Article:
I’m not a politician so there’s no political agenda in this look at the Indiana Religious Freedom Restoration Act. In fact, I’m having a hard time understanding all the furor over it…especially from Democrats. President Obama himself backed the bill when he was an Illinois State Senator although he now opposes it. Senator Chuck Schumer introduced the Federal version of the bill on March 11, 1993 although he now opposes it. It’s kind of difficult to not see politics as a factor in all the hoopla since Illinois enacted it over the weekend. Especially when 20 other states previously had the law in effect.
The RFRA will not allow neighbors to discriminate against neighbors or gays refused service at restaurants. What it will allow is something akin to allowing a Quaker to set forth his religion as a bar to his being drafted because his religion, which is his fundamental First Amendment Right, would be impinged upon by making him do something that is nowt permitted within that religion.
So, while the RFRA will not permit the owner of a bakery to refuse to sell a dozen doughnuts or a pie to a gay person because they are gay¸ it will allow that baker, if a practicing Christian, Catholic, Orthodox Jew or Muslim, to raise as a defense the RFRA in refusing to make the wedding cake for a gay couple because it violates a fundamental right and impinges upon that right.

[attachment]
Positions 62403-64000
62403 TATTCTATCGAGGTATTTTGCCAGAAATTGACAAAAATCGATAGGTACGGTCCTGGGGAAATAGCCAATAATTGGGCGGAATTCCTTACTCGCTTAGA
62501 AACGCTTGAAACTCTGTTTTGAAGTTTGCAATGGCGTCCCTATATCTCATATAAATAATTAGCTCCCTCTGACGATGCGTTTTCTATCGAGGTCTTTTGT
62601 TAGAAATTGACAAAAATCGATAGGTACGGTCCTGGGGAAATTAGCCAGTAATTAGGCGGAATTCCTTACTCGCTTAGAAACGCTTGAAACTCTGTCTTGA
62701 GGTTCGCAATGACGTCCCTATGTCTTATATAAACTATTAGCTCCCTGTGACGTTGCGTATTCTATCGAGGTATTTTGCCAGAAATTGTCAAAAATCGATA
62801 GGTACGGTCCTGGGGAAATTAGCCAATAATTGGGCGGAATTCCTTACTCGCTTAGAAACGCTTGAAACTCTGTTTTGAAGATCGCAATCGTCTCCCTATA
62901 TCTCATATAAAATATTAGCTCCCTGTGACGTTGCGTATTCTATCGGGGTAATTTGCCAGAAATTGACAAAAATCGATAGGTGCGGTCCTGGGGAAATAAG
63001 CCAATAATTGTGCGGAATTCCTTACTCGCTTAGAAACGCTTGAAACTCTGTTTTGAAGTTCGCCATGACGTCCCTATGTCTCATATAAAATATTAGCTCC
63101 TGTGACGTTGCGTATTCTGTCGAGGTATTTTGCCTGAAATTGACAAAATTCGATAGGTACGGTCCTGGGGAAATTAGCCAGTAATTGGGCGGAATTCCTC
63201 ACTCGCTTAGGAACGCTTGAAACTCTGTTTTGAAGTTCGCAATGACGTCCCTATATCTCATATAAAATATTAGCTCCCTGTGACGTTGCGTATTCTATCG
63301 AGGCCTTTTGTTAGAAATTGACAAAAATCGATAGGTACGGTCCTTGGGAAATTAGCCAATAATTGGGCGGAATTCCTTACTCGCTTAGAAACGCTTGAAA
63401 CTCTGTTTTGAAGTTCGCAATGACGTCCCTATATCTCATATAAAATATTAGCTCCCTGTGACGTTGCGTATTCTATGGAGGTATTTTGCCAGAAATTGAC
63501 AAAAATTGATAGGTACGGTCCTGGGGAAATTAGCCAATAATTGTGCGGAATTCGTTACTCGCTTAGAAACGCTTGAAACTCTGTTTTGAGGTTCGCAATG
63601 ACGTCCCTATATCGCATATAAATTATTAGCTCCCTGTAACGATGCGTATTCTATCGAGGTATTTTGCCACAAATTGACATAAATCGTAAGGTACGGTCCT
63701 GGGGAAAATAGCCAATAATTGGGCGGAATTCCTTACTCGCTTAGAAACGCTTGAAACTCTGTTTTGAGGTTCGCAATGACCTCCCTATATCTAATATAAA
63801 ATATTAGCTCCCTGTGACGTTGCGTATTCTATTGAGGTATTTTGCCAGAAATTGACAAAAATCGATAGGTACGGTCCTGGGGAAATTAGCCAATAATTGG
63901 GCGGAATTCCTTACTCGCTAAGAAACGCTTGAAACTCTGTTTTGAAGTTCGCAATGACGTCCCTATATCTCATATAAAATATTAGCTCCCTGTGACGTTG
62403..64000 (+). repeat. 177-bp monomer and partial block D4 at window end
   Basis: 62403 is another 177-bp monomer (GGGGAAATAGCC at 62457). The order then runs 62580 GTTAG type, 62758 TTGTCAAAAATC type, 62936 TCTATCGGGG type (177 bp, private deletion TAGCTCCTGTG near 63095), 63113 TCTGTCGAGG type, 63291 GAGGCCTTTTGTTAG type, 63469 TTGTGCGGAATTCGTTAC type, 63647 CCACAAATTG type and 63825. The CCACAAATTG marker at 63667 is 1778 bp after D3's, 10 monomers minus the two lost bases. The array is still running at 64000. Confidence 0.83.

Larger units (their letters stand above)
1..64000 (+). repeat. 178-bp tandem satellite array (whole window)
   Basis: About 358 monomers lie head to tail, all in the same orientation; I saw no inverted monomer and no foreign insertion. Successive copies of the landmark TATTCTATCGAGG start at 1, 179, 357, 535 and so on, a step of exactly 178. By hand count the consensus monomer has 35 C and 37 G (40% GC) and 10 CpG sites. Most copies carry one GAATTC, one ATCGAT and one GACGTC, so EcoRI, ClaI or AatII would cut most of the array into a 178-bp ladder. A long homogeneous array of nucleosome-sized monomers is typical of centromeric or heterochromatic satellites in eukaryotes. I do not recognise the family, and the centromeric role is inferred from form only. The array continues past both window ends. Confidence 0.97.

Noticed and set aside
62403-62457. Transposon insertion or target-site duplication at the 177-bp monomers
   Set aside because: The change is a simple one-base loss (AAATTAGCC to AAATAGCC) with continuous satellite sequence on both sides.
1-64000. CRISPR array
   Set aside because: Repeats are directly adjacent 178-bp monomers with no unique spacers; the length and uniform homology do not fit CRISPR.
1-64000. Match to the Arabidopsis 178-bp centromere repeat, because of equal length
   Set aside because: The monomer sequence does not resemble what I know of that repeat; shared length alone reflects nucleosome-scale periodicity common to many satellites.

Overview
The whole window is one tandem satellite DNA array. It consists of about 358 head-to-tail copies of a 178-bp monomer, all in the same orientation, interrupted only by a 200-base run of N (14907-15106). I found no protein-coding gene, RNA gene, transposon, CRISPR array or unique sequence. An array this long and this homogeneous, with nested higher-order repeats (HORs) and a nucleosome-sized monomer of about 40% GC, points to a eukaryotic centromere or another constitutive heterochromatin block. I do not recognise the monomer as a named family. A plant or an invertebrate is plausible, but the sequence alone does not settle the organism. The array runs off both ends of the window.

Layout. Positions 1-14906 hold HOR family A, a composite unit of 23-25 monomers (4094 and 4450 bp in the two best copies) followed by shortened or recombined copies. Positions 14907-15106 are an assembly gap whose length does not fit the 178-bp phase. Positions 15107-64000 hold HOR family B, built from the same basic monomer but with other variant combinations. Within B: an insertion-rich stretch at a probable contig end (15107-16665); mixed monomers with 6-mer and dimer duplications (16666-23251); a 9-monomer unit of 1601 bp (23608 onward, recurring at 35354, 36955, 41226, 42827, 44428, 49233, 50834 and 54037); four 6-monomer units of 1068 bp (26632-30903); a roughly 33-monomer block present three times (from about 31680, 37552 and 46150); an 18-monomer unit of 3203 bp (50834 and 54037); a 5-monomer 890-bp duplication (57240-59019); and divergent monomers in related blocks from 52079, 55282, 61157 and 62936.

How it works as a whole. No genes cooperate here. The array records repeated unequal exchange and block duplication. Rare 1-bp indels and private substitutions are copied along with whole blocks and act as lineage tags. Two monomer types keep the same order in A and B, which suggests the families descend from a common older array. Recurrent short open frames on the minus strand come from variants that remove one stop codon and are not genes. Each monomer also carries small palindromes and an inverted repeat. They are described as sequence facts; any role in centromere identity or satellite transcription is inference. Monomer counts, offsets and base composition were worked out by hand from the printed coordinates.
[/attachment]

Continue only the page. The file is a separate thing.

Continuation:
The test for infringing upon a fundamental right is what is known as “the compelling state interest” test. This means that if government (say for example in a discrimination case brought by the gay couple) seeks to infringe upon what is a First Amendment fundamental right it must show a compelling state interest that outweighs the fundamental right. Since the gay couple could easily have their wedding cake made elsewhere but the barker could not dismiss his religious practice nor should he have to, the RFRA would prevail. It’s a balancing test that must be applied in every individual case in which the RFRA is brought as a defense.
I suggest before the CEO of Apple, Angie’s List or any other person goes off half-cocked that they read the First Amendment, the RFRA, the compelling state interest test and then decide if their politics isn’t outweighing their intelligence.
There’s a personal test they should take.